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PRO-BONO BARRISTER: Brooklyn Bar to honor jurists and leading attorneys at Brooklyn Marriott

Michael Pesce. Eagle file phot

For Brooklyn Daily Eagle

When the Brooklyn Bar Association holds its annual dinner on Dec. 3 at the Brooklyn Bridge Marriott with an elongated cocktail hour starting at 5:30 p.m. many prominent jurists will share the spotlight with outstanding lawyers in this association, which has been serving the bar here since 1872.

Receiving the BBA’s prestigious Annual Award will be Hon. Michael Pesce, Presiding Justice Appellate Term; Kings Justice Sylvia Ash, and past BBA presidents Allen Lashley and Andy Fisher.

Retiring are Court of Appeals Associate Judge Carmen Beauchamp Ciparick, Appellate Division Justice Ariel Belen, Appellate Division Justice Anita Florio and Civil Court Judge Sara L. Krauss.

Of note is that former Surrogate and Assemblyman Frank Seddio may be the first serving officer of the Brooklyn Bar to be elected as County Democratic Party Leader. And thus far, the new leader is getting good reviews, according to one observer who told us "He [Seddio] has really calmed things down in the [Democratic] Party. He’s affable and exudes confidence – the right guy at the right time."

We must single out another honoree – retiring A.D. Justice Belen. This superb justice is retiring from the bench early simply because he and over a thousand other state jurists had to wait 13 years to get a pay raise! The inordinate delay cost many of them tens of thousands of dollars.

And then there is Appellate Term Presiding Judge Pesce, probably the only honoree born in Italy and perhaps the most prominent “reformer” currently on the bench. In the 1970s, this debonair Bari-born barrister gained wide attention when he and a tight-knit group of independent Democrats took on the United Mazzini Club, run by the late, respected James V. Mangano. (He was known as “The Sheriff’” but was actually the chief clerk at 360 Adams St. where, one old-timer recently recalled, “He ran the place.”)

Partnering with the late Assemblywoman Eileen Dugan, former justice Joseph Bruno, (now the city’s emergency chief), Art Paone, the late Tom Chardovoyne and others, the Pesce-lead group waged primary after primary against the formidable Mangano forces, who included Majority Council Leader Tom Cuite and other prominent figures.

For the record, we must note that “Sheriff” Mangano was the father of retired Appellate Division Justice Guy Mangano and grandfather of Acting Supreme Court Justice Guy J. Mangano, Jr.

When the political dust had settled around the Cobble-Hill-Brooklyn Heights-South Brooklyn Assembly district, many of the reformers rose to positions of note. Leader Pesce became Judge Pesce in 1981, a Supreme Court Justice later on, and now holds one of the pre-eminent positions in our court system.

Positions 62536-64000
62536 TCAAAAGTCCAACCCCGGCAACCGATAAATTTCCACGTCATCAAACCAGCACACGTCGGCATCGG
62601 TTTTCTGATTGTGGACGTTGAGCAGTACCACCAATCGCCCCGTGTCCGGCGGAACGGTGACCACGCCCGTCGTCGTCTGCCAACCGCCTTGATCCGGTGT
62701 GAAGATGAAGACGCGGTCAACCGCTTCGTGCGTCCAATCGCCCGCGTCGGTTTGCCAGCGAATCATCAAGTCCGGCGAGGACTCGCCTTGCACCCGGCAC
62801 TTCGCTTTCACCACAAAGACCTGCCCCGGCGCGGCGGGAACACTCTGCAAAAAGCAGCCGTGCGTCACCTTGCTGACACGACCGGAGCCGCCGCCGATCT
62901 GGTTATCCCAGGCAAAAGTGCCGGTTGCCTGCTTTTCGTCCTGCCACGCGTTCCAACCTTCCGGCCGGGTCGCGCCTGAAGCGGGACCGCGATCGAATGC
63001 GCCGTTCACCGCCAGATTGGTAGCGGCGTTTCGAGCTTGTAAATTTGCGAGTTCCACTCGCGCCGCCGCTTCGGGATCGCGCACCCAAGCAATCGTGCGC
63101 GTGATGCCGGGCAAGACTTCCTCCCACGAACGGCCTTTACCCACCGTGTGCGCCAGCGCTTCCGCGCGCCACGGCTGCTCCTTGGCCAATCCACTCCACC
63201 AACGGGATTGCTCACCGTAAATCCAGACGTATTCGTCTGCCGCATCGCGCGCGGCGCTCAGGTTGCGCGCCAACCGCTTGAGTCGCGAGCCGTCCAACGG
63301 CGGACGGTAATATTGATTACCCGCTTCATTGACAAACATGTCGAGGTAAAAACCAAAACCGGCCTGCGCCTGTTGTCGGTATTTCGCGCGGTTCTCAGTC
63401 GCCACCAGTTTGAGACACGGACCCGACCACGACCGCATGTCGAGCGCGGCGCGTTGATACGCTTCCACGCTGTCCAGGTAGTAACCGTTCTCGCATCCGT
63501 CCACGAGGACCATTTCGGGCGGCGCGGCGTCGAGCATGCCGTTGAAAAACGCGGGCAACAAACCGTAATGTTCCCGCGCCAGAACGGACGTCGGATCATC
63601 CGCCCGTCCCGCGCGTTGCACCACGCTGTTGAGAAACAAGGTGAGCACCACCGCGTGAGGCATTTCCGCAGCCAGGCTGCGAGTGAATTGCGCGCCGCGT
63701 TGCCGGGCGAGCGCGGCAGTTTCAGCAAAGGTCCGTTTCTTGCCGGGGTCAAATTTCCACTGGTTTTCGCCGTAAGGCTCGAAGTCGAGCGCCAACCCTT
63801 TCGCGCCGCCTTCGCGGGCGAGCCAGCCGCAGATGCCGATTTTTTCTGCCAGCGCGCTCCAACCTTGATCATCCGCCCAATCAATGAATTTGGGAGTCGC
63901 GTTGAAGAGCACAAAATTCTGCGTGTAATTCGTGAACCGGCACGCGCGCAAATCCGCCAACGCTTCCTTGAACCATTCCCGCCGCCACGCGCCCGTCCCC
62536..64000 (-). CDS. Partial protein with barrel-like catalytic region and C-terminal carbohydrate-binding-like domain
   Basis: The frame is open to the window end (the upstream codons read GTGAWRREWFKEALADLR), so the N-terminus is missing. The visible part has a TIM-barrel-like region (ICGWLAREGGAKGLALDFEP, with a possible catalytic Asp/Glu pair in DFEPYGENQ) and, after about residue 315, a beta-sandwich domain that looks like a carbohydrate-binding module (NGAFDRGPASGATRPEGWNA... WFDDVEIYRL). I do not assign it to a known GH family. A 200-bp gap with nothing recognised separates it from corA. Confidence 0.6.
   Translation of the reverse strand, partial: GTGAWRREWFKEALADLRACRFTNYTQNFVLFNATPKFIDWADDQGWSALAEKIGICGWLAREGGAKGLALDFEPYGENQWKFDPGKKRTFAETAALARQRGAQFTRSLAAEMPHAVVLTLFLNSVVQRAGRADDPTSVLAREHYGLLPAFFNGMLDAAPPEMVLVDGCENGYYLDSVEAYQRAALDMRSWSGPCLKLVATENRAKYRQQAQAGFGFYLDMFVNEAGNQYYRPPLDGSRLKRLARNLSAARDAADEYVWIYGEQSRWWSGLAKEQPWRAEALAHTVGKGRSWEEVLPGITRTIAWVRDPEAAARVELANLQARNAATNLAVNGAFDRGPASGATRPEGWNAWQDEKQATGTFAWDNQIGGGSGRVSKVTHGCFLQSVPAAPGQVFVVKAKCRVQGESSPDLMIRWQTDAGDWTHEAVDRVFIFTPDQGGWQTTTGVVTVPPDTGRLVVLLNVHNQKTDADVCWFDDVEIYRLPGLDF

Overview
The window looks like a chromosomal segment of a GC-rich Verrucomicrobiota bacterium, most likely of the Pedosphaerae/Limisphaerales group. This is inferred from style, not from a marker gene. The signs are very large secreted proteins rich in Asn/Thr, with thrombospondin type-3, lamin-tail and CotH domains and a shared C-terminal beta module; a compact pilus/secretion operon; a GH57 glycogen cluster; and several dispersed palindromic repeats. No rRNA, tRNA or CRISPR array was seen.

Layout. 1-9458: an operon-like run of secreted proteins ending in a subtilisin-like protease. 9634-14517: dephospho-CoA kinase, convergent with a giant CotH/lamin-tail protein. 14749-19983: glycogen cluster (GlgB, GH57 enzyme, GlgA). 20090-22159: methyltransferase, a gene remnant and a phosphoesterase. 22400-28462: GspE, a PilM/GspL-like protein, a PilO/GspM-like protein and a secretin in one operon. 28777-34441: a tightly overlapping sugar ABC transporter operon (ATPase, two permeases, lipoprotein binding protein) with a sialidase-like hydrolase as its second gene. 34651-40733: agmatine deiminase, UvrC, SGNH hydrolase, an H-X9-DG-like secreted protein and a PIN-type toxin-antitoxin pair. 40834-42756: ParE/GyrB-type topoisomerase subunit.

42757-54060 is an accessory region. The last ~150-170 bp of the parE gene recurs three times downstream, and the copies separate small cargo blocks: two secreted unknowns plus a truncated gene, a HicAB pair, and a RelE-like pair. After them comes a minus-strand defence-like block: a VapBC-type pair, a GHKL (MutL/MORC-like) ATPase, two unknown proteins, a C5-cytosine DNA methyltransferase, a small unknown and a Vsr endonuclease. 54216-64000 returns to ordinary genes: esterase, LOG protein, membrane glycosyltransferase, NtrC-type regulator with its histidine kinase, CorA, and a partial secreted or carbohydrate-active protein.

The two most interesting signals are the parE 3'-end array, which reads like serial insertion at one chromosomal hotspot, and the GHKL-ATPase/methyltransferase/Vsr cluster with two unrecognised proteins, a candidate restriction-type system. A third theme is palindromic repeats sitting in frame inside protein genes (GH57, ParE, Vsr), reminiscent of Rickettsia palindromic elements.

Leading the BBA this year is Pres. Domenick Napoletano, with a slate including President-elect Andrew Fallek, First Vice President Rebecca Woodland, Second Vice Pres. Arthur Aidala and Secretary Hon. Frank Seddio, with Aimee Richter as treasurer.

 * * *
 
Trial attorney Hill welcomes re-election of President Obama

By Arthur Hill, Esq.

An Obama victory means many things among them an affirmation of hope and a defeat of intolerance. On a practical level it means the preservation of the affordable care act, economic equality via tax cuts for the wealthy and maintaining the legality of abortion rights.

This election took  place at a critical time in our  history. Our nation has never been more polarized between divergent philosophies about the role of government. President Obama's re-election means that a majority of Americans believe that government can play a meaningful role in helping people.  There is no greater example of the foregoing than the federal response to the devastation wrought by Hurricane Sandy. The president marshaled the appropriate government agencies to provide hurricane aid and economic recovery funds for those in need.  Many Republicans said such a role was strictly within the province of the states, not the federal government to provide emergency relief for the victims of natural disasters.

It’s also very significant that during the next four years there may be an opportunity for the president to appoint one or more Supreme Court justices. 

Those on the far right will consistently work to repeal Roe V. Wade. On this and other vital matters, the composition of the Supreme Court was and is as important an issue as any in this campaign.

Yet another great issue of the day is voter suppression. We all have read about Republican governors curtailing early voting days and hours, e.g. Florida. In President Obama’s victory speech, he expressly stated that this was an area to be seriously re-examined; to no one’s surprise the Republicans held the totally opposite view.

Elections have consequences. By virtue of the re-election of Barack Obama, America has made a decision to honor the rule of law as opposed to the disunity caused by rigid ideology.  Imagine a president who would have allowed the auto companies to go bankrupt, overturn Roe V. Wade, ease up on Wall Street regulations and repeal the health care reform – all in the name of a “severely conservative” dogma!